Another way adaptations have tried to pay homage to the source material is to focus on visual influence with varying degrees of success. The Halo The TV show filmed portions of its Spartan battles from a first-person perspective in an effort to replicate the gameplay (creating some of the only entertaining aspects of the show’s first season). Halo has a lot of issues stemming from the way it crafted its own narrative away from the games – and does it poorly with a chosen generic story and gun-to-the-face subtlety – but it also doesn’t understand what made the games so loved in the first place. Halo could never have been a faithful adaptation because it shines in its gameplay, not its storytelling or visuals. The show’s team failed to figure out how to get around this problem in its first season.
In a way, it’s an impossible task for studios and streaming services to replicate. Movies and TV are static mediums that capture the imagination and keep you focused, unlike video games. However, adaptation teams can do better to recognize what makes video games unique and why they are worth adapting for other audiences. While the mainstream media is starting to catch up with what gamers have known for decades, it’s not enough at this point in 2023. We’re still getting adaptations that miss the most important thing.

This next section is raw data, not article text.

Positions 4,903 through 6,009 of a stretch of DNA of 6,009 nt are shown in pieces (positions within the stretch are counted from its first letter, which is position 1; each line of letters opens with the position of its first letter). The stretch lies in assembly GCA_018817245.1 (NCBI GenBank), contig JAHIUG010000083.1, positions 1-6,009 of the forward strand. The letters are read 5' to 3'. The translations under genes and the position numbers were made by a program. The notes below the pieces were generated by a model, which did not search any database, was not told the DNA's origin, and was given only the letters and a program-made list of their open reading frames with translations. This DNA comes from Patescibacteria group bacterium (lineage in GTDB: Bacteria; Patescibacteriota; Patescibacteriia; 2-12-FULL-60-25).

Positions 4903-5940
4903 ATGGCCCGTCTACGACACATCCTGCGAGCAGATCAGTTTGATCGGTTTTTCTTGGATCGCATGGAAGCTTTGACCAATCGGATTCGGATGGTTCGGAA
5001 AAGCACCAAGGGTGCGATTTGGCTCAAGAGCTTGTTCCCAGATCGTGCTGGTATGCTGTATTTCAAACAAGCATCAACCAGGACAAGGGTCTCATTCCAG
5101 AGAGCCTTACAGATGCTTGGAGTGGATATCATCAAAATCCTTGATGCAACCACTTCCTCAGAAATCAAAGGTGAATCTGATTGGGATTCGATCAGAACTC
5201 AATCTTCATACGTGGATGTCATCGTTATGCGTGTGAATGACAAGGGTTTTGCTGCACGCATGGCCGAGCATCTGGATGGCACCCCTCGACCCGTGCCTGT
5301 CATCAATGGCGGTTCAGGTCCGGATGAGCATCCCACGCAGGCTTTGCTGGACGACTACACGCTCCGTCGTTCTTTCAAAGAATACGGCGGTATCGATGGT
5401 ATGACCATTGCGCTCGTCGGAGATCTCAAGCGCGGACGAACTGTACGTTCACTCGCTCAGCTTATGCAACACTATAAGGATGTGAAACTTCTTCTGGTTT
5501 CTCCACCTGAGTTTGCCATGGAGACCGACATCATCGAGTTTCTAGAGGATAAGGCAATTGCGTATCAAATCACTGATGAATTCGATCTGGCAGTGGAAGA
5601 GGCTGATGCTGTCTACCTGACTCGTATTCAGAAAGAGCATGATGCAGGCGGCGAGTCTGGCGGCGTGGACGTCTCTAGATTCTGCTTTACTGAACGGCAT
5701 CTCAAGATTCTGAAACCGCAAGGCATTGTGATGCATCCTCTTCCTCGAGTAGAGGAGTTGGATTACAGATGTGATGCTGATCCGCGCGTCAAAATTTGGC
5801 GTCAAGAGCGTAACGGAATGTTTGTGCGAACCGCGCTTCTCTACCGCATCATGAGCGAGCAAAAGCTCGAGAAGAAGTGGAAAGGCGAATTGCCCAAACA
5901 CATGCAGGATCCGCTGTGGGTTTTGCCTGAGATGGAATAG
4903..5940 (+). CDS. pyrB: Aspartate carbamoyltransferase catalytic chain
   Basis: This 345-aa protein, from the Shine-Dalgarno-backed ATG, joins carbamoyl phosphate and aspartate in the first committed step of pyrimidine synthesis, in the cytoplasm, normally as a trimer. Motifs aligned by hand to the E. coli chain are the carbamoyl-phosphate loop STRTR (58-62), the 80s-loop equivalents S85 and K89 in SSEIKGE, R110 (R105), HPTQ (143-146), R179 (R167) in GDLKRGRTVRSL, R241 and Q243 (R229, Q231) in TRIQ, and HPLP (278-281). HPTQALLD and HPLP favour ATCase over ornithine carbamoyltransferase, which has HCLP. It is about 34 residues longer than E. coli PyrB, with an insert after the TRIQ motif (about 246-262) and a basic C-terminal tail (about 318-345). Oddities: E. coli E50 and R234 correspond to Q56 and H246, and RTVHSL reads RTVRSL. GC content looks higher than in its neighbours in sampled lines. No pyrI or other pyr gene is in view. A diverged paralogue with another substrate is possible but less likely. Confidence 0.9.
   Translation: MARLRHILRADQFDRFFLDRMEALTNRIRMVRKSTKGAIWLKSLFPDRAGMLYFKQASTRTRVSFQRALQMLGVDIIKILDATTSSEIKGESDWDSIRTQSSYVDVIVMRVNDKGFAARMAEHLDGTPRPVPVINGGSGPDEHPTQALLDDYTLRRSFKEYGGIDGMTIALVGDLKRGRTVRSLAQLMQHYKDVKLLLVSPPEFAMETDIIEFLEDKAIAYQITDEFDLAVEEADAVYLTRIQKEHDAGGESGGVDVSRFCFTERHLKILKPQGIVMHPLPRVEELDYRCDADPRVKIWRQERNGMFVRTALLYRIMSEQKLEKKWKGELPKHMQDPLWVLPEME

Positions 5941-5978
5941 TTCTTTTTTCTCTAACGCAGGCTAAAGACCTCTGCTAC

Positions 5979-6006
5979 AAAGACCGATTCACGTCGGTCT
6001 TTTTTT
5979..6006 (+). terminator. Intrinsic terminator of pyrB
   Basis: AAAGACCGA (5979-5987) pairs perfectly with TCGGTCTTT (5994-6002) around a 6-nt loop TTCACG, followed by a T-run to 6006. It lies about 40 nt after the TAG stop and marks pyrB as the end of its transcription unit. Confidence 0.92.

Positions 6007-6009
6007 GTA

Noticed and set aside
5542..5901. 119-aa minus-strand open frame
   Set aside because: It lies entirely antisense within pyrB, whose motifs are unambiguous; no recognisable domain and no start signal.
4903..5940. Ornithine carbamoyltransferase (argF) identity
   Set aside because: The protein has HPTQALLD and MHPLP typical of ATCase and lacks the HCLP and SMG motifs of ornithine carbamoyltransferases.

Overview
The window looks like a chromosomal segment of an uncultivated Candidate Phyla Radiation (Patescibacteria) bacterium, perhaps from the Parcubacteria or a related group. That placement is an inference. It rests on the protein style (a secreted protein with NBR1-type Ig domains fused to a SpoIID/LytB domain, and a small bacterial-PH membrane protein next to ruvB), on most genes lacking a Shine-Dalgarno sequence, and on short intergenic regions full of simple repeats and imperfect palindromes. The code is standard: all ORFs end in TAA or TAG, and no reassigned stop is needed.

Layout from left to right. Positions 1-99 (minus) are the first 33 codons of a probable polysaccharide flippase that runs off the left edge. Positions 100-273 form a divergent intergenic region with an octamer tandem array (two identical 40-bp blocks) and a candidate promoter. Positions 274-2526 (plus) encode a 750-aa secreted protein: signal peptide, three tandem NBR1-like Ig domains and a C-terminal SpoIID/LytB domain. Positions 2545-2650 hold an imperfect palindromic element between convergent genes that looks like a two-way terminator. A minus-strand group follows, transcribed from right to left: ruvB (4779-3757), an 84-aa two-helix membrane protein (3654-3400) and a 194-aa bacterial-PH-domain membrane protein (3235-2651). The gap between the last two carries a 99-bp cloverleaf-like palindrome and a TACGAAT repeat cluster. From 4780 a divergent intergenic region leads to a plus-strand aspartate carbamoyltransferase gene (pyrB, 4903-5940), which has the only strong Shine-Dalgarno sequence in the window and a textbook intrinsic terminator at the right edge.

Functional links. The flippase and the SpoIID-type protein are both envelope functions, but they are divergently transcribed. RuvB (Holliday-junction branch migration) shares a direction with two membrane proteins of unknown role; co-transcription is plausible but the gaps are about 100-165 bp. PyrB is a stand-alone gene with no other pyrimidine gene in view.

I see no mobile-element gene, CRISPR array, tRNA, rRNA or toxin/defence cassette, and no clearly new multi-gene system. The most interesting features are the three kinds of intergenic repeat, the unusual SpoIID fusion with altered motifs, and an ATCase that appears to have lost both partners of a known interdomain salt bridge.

The medium is able to combine interactivity, traditional storytelling, gameplay, design, production, art, and everything in between to create a singular work of art that can delight millions of players. And it can go further and extend to other mediums, if only others have understood it.